The fool-proof guide to preparing for interview
May 12, 2022
If WatchMojo were to make a YouTube video listing off the ten worst feelings ever, walking totally unprepared into an interview would definitely be up there. The sense of utter helplessness as you shake hands with a total stranger, palms sweaty, having done little to no research on the company or role, is similar to the feeling of walking into battle unarmed.
To avoid the inevitable train wreck that results from a lack of preparation, go into your interview fortified by the knowledge that you’ve done everything in your power to make it a success. There are steps you can take to lay the groundwork for a positive interview experience. Read on to arm yourself with a fool-proof interview toolkit.
Do your research
Prior to your interview, take time to thoroughly research the company you’ll be interviewing with. Develop a strong understanding of the company; an understanding that extends far beyond the company ethos plastered all over their website homepage.
Broaden your research beyond the scope of the company’s own ‘About us’ section: seek out developments in the press, learn about their main competitors, uncover the history of the company, and build a strong knowledge of the industry they operate in. Read the company blog, or visit their Instagram and LinkedIn pages; you can gauge a great deal from the tone they adopt on these platforms.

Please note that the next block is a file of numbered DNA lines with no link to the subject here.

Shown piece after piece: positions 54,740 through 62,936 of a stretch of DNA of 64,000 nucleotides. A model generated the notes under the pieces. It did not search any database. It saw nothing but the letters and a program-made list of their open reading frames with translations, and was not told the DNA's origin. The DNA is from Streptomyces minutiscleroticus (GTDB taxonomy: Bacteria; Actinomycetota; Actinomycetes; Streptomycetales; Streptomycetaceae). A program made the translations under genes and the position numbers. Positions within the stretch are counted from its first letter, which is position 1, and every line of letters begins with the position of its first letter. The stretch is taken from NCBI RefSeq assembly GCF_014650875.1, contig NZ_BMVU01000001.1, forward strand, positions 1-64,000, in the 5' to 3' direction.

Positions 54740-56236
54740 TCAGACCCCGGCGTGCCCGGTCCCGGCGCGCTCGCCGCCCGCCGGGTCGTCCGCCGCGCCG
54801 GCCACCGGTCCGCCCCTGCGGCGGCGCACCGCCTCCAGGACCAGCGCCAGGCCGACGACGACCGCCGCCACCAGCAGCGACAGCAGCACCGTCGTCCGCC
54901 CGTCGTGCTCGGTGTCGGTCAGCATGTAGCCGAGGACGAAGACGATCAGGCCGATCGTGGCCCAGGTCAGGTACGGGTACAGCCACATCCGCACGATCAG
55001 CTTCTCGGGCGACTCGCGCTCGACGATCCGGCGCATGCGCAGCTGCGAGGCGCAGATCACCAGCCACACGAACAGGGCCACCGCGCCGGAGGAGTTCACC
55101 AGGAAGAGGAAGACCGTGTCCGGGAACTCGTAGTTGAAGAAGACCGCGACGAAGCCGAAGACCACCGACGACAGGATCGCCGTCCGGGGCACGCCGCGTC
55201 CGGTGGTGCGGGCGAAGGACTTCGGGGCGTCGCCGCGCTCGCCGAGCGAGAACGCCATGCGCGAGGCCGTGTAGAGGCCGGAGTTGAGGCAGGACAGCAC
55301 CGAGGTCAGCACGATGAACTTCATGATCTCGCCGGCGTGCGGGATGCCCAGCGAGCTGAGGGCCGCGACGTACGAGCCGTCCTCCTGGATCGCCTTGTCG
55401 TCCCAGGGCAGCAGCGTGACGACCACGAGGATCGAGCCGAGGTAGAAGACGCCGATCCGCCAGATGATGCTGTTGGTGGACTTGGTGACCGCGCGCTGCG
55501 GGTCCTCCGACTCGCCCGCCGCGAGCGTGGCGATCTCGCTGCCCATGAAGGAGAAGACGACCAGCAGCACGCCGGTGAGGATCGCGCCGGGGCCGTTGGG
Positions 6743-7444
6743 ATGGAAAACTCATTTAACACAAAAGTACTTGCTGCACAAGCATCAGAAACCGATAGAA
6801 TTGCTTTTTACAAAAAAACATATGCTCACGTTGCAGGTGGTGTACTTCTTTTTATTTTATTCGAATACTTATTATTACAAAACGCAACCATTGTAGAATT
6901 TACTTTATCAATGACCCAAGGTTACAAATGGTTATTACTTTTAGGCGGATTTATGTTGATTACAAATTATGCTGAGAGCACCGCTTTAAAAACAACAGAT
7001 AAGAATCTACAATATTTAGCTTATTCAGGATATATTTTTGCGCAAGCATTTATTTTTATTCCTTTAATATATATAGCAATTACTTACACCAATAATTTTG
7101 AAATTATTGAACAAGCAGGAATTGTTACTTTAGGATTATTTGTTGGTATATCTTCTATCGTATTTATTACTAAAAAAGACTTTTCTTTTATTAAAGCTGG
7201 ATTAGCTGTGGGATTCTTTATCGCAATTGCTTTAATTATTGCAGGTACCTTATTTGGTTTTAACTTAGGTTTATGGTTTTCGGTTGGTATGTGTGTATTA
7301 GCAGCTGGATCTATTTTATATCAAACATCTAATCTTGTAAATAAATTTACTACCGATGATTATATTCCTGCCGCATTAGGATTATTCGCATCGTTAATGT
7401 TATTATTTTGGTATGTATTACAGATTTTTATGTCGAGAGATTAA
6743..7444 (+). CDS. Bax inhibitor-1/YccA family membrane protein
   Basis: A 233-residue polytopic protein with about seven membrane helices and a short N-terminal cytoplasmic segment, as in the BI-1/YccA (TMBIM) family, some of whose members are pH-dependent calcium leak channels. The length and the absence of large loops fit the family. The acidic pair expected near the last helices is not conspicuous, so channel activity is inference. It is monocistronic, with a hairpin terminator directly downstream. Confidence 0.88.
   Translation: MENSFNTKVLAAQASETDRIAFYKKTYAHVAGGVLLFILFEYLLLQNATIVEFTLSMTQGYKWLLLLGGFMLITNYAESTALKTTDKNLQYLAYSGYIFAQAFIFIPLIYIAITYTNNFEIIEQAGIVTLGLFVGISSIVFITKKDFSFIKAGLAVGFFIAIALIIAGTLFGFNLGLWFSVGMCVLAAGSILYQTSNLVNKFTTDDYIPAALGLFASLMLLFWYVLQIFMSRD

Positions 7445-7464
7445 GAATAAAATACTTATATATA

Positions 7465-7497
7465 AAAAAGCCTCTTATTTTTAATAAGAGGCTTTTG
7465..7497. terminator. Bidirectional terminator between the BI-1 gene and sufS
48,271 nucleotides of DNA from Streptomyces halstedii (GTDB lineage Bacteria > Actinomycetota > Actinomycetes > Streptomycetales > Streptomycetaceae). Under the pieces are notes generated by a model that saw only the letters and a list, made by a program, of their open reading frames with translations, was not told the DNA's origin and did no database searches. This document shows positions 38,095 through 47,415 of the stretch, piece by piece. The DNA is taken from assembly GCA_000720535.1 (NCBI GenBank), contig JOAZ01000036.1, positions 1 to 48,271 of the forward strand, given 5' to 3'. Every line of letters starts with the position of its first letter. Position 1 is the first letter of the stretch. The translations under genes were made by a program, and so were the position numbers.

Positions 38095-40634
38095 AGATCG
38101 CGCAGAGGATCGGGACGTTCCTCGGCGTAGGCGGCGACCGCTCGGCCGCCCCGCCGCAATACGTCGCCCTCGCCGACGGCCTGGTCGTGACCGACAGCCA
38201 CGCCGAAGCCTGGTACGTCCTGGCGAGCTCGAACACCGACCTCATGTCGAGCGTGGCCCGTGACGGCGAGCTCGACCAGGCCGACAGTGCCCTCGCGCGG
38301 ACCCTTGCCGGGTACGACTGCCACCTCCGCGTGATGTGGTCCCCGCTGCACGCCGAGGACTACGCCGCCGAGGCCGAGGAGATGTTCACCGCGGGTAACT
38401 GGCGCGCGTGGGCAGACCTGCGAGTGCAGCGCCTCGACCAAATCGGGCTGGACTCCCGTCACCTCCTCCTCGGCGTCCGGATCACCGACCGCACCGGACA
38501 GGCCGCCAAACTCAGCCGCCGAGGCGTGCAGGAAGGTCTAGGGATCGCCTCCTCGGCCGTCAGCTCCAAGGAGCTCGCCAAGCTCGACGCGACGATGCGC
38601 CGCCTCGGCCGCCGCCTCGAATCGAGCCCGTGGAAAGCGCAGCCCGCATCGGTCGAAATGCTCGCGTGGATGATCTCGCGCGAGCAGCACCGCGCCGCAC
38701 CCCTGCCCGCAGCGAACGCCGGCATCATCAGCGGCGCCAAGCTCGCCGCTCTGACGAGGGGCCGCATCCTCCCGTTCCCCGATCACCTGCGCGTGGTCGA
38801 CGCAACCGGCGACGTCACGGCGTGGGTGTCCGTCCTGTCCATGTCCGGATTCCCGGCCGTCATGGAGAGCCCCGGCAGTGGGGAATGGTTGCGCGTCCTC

Go above and beyond in your research, so that you can confidently state why you want to work there, and why you envision yourself being an asset to the company.
If you really want to deep dive into your research, try and find out who will be interviewing you if you can, and look them up online. If you’re able to pinpoint common interests or hobbies, this will stand you in good stead when it comes to forging a genuine connection with your interviewer. You may come across some of their work you find particularly interesting, or learn about a project of theirs that inspires you. If you’re able to bring this up at interview, you’ll build a nice rapport with your interviewer and create a positive first impression. Not only does it show that you have a genuine interest in the company and its employees, but it also demonstrates a great deal of initiative.
However, don’t overdo it. If you strut into the office and recite a pre-prepared gushing monologue about the achievements of your interviewers, proudly proclaiming your mutual interests and passions, you’ll come across as inauthentic, as someone feigning interest in the company solely for the sake of getting into their good books. If you’ve really done your homework on the company and its employees, just let your knowledge come out naturally in the course of the interview, so that it rolls off the tongue rather than being blurted out in the first five minutes.